All the faults of the former British Empire aside, their exposure to and critical analysis of so many different peoples of different cultures allowed them insight that eludes the modern cultural relativist. A great example of this would be General Sir Charles Napier, Commander-in-Chief of the British Army in India and his harsh feelings with regards to a wonderful (note heavy sarcasm) Indian tradition called ‘Sati’ or ‘Suttee.’ Sati is a custom where recently widowed women were immolated (burned to death) on her husbands’ funeral pyre. Aside from the obvious foundation of gender-inequality engrained into the practice, I would hope all multiculturalists would accept the pure barbarity of this kind of ‘cultural’ tradition. Napier’s thoughts were as follows “You say that it is your custom to burn widows. Very well. We also have a custom: When men burn a woman alive, we tie a rope around their necks and we hang them. Build your funeral pyre; beside it, my carpenters will build a gallows. You may follow your custom. And then we will follow ours.” Harsh indeed, but it is also quite striking how this situation outlines many of the perils of cultural relativism we face today. I would hope that even in today’s relativist quagmire we would still have the courage to react to Sati with a similar outrage, but sometimes I wonder. The gallows may not be our best option, but I don’t think respecting that particular custom is either. And I imagine there are a good many South Asian widows who would agree (especially the ones who were able to live out their natural lives thanks to the 1829 ban on the practice by the British).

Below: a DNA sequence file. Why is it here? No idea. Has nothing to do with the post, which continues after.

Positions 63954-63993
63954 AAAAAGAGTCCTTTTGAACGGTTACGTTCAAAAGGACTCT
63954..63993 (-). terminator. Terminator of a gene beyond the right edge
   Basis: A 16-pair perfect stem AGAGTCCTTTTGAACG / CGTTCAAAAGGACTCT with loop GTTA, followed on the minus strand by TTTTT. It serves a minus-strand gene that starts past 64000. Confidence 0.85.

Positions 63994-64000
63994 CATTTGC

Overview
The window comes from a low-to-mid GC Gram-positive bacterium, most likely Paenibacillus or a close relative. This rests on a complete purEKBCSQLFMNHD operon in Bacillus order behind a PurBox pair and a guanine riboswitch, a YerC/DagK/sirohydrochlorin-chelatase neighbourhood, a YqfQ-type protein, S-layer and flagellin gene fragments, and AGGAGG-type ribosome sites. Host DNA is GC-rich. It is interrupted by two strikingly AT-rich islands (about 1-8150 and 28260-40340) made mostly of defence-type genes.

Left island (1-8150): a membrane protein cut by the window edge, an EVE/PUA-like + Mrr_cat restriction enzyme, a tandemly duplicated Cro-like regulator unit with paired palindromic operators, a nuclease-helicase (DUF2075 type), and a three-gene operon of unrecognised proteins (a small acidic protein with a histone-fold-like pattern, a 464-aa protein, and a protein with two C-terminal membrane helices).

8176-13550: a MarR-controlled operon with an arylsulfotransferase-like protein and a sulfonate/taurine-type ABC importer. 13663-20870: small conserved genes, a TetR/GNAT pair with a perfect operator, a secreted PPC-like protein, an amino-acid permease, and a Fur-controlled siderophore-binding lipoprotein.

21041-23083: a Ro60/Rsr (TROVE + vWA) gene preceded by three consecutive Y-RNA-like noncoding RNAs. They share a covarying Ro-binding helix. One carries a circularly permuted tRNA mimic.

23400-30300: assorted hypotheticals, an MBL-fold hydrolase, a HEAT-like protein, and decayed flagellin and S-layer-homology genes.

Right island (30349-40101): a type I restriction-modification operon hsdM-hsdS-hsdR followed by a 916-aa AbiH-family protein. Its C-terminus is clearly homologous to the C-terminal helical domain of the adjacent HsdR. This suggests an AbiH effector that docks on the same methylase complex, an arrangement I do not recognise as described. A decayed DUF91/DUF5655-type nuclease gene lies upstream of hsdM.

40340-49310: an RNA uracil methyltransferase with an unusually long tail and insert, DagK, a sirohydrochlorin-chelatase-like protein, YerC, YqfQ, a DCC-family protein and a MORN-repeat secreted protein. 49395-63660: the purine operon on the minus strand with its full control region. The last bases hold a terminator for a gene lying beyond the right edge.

Napier lived in a time when western civilization had confidence in its own culture, perhaps a little overconfidence, but that’s something that we should learn to tame and at the same time, maintain. Instead, we have admonished that confidence in this quest for cultural relativism, something that can only result in a loss of many of the great strides we’ve made over the millennia. Freedom of expression, gender and minority equality, democratic institutions; all of these are fantastic aspects of Western culture, which I intend to praise over and above any culture that does not engage in them. That is something I will never apologize for, and something that I certainly don’t equate with violence.
Some might bring up the negative aspects of western culture (which certainly exist), as proof that relativism is necessary, but in fact that only proves its folly. For if all cultural traditions and customs are equally valid, than all of our own negative ones would be granted the same protection. By casting away this mentality, we can search out and maintain only the good, while tossing out the bad, regardless of its origin.
Debate and disagreement can certainly fuel violence, but if handled correctly can also reduce it. There is no better evidence than looking at the record of war between democratic nations (it doesn’t happen); nations built on the premise that disagreement is not only important, but also necessary. By maintaining these ideals we have fundamentally separated ourselves from ‘the rest of mankind’ as Mr. Krishamurti describes, regardless of peoples willingness to talk about it.
This is my opinion. What’s yours?